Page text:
Japanese players vote to boycott WBC
Next March is the third installment of the World Baseball Classic, and one of the teams that’s made the best showing at the previous two might not even be in the mix. The Japanese Players Association voted not to participate, and the Japanese team was the winner of the only two World Baseball Classics in 2006 and 2009. As usual, the decision was about money. The union asked for a larger cut of tournament revenue, merchandising and sponsorship, and that request was turned down.
This throws a major wrench in the WBC next year if the Japanese players hold their ground. It would also be interesting to see if Japan still tries to field a team in some capacity if the union won’t play ball. There might be enough Japanese MLB players to fill out part of a team, and organizers potentially could round it out with amateur players, but it would be interesting to see if Japanese MLB players would try to circumvent their home-country counterparts.
Competitive Draft Lottery announced
The Competitive Draft Lottery was part of the new collective bargaining agreement, and it’s going to make the 2013 draft a little more interesting for some teams. The lottery gives clubs with the lowest revenues and in the smallest markets the chance to pick up extra draft picks, and their chances of getting a higher draft pick depend on how well each team did in the prior year. What’s also interesting is that under some circumstances the draft picks can be assigned (traded) by a club, and this happened for the first time earlier this week.
You can check out the draft order by clicking through to the MLB press release, but the teams with the 10 lowest revenues and the 10 smallest markets are entered into the lottery. The first six teams picked get a pick between the first and second rounds, and then the next six teams picked get a choice between the second and third round. When the Detroit Tigers sent Jacob Turner and a couple of other prospects to the Miami Marlins for Anibal Sanchez and Omar Infante, they also swapped their picks from this lottery.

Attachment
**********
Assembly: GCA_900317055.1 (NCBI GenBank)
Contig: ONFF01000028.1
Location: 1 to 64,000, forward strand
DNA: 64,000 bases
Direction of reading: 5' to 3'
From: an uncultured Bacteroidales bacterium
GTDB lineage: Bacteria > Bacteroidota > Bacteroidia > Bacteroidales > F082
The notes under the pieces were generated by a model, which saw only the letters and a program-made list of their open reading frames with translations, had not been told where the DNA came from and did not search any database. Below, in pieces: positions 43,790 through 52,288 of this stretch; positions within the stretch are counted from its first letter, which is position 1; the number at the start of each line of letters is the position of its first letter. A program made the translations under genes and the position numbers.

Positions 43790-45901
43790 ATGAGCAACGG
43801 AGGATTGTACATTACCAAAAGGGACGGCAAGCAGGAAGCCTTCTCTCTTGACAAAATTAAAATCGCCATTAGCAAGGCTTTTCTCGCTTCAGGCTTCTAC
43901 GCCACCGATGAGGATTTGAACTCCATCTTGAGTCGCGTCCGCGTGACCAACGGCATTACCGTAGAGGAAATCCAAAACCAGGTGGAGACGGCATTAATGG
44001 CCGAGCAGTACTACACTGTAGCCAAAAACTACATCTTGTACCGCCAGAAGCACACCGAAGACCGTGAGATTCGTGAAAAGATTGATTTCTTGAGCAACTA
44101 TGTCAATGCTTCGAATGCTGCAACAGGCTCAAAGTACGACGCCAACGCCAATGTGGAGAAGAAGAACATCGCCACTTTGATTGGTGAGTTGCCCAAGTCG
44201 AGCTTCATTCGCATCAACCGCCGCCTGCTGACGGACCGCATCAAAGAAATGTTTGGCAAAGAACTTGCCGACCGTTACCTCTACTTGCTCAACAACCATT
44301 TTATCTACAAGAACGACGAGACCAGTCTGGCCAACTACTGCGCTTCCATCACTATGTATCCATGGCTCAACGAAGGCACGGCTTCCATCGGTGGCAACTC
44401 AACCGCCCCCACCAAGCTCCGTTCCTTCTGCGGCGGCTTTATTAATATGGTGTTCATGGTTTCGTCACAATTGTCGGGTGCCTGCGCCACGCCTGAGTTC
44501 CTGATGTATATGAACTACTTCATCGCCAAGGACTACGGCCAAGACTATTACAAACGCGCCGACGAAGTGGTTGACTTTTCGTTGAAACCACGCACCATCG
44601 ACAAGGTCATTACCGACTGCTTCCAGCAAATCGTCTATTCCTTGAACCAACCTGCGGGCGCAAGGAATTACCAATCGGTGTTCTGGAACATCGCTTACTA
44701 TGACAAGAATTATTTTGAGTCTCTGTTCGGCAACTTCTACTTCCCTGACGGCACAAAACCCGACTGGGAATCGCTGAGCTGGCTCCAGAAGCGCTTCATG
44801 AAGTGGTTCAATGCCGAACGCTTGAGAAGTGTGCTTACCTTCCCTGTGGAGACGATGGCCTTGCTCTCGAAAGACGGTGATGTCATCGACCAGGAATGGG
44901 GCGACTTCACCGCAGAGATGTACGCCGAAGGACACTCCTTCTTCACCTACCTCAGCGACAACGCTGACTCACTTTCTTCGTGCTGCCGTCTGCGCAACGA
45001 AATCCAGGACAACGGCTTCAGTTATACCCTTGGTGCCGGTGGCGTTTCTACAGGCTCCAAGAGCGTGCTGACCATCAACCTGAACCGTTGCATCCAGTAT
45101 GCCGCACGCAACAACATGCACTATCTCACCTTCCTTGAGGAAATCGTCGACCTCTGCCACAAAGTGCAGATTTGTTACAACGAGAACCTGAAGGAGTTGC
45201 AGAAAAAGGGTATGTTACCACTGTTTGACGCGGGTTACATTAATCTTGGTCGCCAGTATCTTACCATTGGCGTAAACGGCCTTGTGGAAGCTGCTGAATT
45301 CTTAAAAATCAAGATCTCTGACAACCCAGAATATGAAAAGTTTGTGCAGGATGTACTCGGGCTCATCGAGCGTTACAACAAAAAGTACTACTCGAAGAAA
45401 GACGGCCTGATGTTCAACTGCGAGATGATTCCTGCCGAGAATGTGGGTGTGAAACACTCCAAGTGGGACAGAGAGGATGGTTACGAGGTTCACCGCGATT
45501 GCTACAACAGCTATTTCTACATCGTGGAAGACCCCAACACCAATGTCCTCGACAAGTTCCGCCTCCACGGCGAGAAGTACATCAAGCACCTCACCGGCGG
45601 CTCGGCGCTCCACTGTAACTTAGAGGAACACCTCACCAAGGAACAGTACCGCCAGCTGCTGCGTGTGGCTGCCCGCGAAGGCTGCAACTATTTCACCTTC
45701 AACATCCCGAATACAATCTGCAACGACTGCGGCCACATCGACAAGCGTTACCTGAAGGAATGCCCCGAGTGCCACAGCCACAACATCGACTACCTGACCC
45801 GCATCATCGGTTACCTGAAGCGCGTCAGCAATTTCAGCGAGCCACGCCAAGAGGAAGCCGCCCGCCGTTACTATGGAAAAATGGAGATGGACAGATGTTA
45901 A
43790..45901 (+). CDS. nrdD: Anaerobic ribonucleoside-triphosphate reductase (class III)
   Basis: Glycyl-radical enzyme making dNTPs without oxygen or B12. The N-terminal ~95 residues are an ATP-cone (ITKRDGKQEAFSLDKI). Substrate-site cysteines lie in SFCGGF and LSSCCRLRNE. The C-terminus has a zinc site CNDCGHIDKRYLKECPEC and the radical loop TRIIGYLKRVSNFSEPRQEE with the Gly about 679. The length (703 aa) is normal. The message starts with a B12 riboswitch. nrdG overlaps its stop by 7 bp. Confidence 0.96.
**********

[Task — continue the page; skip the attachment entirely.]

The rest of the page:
Louise Nippert passes at 100
Louise Nippert, who along with her husband owned at least a portion of the Cincinnati Reds for the longest time of anyone ever, passed away at 100 earlier this week. The Nipperts bought into the club in 1966, became majority owners in 1973, then sold their majority ownership stake in 1981, but they continued to hold a minority interest. Nippert was heavily involved in Cincinnati’s orchestra and was also a sponsor of the University of Cincinnati’s Conservatory of Music.
Philllies extend PDC with Triple-A affiliate
The Philadelphia Phillies extended their Player Development Contract with the Lehigh Valley IronPigs for another four years. The four-year extension will take their affiliation through 2016. The IronPigs haven’t been around too long, as they opened for business back in 2008. The team has drawn 2,914,177 fans since 2008 (as of the announcement), and they’ve led Minor League Baseball in attendance in each of the last three years.
Bradenton approves McKechnie Field renovations
The city of Bradenton, Fla. recently approved a $7.5 million upgrade of McKechnie Field, the home of the Bradenton Marauders, a Pittsburgh Pirates affiliate, and the spring training home of said Pirates. The capacity of the ballpark is going to be increased from 6,500 to 8,500 and concessions, restrooms and a specialty bar are going to be added to a new boardwalk in center field. The park also will get permanent roofs, and the bullpens will be moved to the outfield. Most of the work will be done once the Marauders’ season is finished in September.